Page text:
Rust wants you to die underwater more so it's adding sharks

Rust is a dangerous game, filled with players who want to kill you, animals that want to kill you, radiation that wants to kill you, and sometimes AI-controlled Bradley APCs that want to kill you.

As the survival game continues to develop, Facepunch Studios continues to add fun new ways to kill you, and on August 5 the next batch will arrive. And kill you. The update will include single- and double-seater submarines, torpedoes, spearguns, and of course: sharks.

As you can see in the breakdown video above from Rust guru ShadowFrax, you'll be lured to the coastline and into the now even more deadly waters by underwater labs, the first procedurally generated monuments to hit Rust. Inside you'll find a selection of loot and potentially some hostile lab-dwelling NPCs. You'll probably die in there! Entry to the labs can be made beneath them via moon pools, which means you'll have something to do with the new submarines.

Subs can be purchased at fishing villages with 200 or 300 scrap, depending if you want a solo sub or two-seater. Two types of torpedoes are available, one for taking out underwater threats and one that can be fired at surface targets like boats. You'll probably die from torpedoes.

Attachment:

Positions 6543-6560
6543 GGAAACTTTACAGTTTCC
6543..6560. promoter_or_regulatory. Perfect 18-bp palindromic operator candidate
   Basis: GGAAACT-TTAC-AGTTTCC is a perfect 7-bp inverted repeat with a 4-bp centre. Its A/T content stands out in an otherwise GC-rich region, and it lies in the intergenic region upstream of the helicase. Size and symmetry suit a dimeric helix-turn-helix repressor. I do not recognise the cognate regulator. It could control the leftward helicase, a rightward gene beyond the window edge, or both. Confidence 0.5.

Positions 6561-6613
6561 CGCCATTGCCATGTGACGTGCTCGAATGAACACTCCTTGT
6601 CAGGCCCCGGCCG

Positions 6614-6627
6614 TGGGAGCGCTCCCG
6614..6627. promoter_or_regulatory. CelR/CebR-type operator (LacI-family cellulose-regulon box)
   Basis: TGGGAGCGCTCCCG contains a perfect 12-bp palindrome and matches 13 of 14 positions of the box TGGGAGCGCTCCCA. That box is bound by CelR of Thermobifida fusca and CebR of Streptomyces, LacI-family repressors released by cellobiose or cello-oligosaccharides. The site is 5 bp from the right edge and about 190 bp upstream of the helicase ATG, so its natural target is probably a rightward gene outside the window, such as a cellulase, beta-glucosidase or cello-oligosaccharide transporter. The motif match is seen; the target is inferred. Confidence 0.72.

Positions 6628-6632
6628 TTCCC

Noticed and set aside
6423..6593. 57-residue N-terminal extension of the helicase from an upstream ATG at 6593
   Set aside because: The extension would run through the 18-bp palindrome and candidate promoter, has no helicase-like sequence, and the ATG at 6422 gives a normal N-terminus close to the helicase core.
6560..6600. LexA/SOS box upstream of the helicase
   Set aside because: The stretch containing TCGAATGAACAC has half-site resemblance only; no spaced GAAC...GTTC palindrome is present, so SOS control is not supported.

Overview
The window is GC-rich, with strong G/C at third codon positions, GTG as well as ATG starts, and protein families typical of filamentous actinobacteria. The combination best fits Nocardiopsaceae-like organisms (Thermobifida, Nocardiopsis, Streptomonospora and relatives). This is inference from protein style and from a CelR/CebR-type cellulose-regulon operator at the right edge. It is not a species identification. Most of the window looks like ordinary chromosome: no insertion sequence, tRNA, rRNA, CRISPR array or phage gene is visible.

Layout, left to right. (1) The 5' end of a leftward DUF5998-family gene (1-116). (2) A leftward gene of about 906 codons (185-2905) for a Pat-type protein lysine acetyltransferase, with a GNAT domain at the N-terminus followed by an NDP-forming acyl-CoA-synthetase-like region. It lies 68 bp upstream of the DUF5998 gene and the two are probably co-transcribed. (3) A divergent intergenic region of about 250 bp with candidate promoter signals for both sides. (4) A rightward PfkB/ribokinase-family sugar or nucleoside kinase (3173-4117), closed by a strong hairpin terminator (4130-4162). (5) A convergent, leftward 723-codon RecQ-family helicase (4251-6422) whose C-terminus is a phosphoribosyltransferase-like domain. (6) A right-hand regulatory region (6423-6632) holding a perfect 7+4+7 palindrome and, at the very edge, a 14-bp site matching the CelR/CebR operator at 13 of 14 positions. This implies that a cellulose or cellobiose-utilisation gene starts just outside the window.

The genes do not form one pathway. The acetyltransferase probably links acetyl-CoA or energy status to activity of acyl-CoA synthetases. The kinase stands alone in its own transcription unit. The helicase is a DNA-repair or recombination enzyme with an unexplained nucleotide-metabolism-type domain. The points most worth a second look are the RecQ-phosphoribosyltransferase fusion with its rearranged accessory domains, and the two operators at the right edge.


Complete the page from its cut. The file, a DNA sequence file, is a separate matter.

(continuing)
And what fun would it be hopping in the water without sharks? Thankfully, you can attack them with torpedoes and a new speargun that's being added, but we still assume at some point you will indeed die from sharks.

But it's not all death and explosions and spears and weird creaky labs filled with hostile NPCs. Fishing is coming to Rust this week too, with a variety of different baits, so you can stand on the dock, cast your line, and try for a relaxing nibble. Fish can be eaten, but some will also contain random bits of loot they swallowed while swimming around, so you can gut them for a prize. You can also trade in fish for scrap at a new vending machine that appears in fishing villages.

The update is going live on Thursday, August 5, accompanied by a server wipe. So get ready for a clean start and some fun new ways to die.

Christopher Livingston
Senior Editor

Chris started playing PC games in the 1980s, started writing about them in the early 2000s, and (finally) started getting paid to write about them in the late 2000s. Following a few years as a regular freelancer, PC Gamer hired him in 2014, probably so he'd stop emailing them asking for more work. Chris has a love-hate relationship with survival games and an unhealthy fascination with the inner lives of NPCs. He's also a fan of offbeat simulation games, mods, and ignoring storylines in RPGs so he can make up his own.